A Federal High Court sitting in Lagos on Thursday convicted and sentenced a former governor of Abia State, Orji Uzor Kalu to 12 years imprisonment over a N7.1bn fraud.
Justice Mohammed Idris jailed the Senator from Abia State after he found him guilty of the 39 count charge brought against him by the Economic and Financial Crimes Commission (EFCC).
Kalu was convicted by Justice Idris alongside his firm, Slok Nigeria Limited and Udeh Udeogu, a Director of Finance and Accounts at the Abia State Government House during the former Governor’s tenure.
Idris sentenced Kalu as follows:
On counts one, two, three, and four, he sentenced the convict to five years imprisonment on each count, while on counts six to 11, he sentenced him to three years imprisonment each.
On counts 23 to 33 he sentenced the first defendant to three years imprisonment on each count, while on counts 34 to 38, he sentenced him to 12 years imprisonment each.
On the last count 39, he sentenced him to five years imprisonment.
For the second defendant, (Udeogo) the court sentenced him to three years imprisonment on counts 23 to 33, and sentenced him to 10 years imprisonment on counts 34 to 38, while he sentenced him to five years imprisonment on counts 39.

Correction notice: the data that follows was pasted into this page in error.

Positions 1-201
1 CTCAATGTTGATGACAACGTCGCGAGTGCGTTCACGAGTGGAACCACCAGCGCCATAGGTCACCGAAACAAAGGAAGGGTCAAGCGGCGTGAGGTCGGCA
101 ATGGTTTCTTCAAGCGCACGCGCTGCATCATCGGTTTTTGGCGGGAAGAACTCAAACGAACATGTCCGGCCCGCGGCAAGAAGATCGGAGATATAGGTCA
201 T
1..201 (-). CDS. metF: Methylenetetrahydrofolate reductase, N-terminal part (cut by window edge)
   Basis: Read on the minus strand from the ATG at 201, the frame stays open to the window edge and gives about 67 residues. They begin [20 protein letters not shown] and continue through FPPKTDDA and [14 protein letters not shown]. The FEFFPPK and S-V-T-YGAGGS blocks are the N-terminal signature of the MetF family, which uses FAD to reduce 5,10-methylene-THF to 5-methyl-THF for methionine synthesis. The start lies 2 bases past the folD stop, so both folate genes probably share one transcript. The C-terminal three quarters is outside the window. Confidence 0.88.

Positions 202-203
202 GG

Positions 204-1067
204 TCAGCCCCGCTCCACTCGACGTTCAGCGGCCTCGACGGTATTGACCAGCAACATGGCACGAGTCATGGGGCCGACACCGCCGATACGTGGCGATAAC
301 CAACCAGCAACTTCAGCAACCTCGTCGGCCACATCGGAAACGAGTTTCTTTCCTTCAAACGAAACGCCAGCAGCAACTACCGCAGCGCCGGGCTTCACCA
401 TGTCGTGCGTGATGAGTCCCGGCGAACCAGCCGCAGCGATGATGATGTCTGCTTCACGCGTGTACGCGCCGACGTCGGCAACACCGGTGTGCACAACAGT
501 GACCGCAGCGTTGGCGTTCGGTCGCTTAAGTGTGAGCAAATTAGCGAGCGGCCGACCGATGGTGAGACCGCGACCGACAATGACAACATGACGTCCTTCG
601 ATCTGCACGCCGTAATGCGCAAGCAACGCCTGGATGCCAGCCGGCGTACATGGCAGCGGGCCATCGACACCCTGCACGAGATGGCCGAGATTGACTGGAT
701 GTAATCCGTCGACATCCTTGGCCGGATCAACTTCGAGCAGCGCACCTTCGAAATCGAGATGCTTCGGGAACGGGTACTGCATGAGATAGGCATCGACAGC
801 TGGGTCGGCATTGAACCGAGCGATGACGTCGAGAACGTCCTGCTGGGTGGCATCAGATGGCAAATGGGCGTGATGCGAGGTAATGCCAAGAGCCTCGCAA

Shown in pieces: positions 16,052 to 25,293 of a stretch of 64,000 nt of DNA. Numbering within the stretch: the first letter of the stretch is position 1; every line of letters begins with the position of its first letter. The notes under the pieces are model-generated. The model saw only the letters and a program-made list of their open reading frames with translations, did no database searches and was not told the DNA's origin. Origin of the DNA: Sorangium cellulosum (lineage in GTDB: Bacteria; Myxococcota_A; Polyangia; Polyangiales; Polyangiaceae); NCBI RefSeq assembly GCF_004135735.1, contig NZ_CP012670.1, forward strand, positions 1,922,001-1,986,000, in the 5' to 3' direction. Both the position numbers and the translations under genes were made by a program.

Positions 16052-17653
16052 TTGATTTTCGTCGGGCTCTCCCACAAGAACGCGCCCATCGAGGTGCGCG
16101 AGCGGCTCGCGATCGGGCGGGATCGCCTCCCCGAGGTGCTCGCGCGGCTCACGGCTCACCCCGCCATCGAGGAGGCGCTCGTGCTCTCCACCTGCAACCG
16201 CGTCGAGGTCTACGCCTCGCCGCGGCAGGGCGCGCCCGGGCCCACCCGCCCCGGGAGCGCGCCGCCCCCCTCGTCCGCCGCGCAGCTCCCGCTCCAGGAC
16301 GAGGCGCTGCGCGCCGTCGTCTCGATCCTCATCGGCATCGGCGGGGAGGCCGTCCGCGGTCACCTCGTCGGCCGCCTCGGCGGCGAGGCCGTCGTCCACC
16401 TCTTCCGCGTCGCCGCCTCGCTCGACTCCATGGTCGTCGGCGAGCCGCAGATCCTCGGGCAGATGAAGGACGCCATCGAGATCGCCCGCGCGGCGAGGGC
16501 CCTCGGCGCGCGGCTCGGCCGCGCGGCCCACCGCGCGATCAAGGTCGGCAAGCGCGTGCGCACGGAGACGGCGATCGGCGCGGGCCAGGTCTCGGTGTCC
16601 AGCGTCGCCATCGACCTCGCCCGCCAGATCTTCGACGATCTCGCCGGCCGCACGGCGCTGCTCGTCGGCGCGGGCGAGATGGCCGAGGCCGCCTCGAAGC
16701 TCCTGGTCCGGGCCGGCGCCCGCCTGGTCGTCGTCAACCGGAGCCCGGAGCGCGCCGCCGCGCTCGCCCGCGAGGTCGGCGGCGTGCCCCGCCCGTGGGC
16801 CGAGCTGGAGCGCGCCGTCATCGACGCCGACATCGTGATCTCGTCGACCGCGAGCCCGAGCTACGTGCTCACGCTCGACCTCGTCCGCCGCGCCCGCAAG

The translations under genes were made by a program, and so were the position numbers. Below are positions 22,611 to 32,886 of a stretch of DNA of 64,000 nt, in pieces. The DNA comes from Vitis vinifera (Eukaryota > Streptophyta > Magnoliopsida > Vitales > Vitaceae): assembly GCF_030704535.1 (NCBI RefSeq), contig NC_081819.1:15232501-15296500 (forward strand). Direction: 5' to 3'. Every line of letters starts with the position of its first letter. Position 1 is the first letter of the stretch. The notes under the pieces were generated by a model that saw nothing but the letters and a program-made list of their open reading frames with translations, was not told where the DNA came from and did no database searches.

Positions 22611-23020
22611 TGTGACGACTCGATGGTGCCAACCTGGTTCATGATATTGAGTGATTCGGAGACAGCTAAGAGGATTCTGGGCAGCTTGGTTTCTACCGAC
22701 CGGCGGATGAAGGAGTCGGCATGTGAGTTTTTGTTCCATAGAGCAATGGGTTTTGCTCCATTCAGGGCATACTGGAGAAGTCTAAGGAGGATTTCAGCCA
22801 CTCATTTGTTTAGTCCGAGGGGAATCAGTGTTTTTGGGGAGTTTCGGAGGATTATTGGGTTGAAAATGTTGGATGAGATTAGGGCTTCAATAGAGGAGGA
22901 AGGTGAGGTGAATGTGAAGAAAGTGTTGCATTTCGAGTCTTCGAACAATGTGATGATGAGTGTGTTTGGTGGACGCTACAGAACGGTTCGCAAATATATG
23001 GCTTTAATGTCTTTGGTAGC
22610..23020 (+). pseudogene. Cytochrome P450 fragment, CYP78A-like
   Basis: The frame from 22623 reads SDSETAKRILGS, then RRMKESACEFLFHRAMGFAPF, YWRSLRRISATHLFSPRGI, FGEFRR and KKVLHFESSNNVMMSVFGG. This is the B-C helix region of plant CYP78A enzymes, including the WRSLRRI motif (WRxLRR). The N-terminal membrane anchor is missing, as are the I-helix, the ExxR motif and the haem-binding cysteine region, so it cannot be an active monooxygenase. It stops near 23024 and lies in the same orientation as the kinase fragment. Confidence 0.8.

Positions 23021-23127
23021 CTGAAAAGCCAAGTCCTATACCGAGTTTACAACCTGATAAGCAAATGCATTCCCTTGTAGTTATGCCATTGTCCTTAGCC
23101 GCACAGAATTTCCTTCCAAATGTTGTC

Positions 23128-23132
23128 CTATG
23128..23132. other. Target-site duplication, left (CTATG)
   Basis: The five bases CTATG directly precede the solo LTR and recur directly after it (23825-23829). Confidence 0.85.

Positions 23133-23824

For the Company, Slok Nigeria Ltd, the court ordered that it be wound up and all its assets forfeited to the federal government.
The court held that the terms of imprisonment shall run concurrently.
While reviewing the facts of the case, Justice Idris held that the anti-graft agency proved its case beyond reasonable doubt.
The judge, who was in 2018 elevated to the Court of Appeal, further stated, “I, sincerely, cannot find my way clear in finding these defendants not guilty of the offences as charged.”
He commended the investigation crystallising into the charge as in-depth and conclusive, saying “No gaps were left unfilled. This is the acceptable standard.”
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“I hold the view that the prosecution has established its case against the defendants; it did not fall short of the standard required by law in money laundering offences.
“It is clear upon the facts before this court that the prosecution had this case conclusively investigated before opting to bring this charge against the defendants.
“In other words, the prosecution did an in-depth and conclusive investigation.
“In totality, I, sincerely, cannot find my way clear in finding these defendants not guilty of the offences charged.
“Having reviewed all that has been provided by the prosecution in terms of oral and documentary evidence, I am inclined to resolve the singular issue for determination in favour of the prosecution herein,” the judge held.
Justice Idris also maintained that the judiciary was committed to the fights against corruption and it was left for the prosecutorial agencies to conduct thorough, comprehensive and conclusive investigations before coming to court.
He said, “In this case, the investigation was clearly conclusive; no gaps were left unfilled. This is the acceptable standard.”
Justice Idris said from the evidence before him, he found that Kalu violated his oath of office as governor.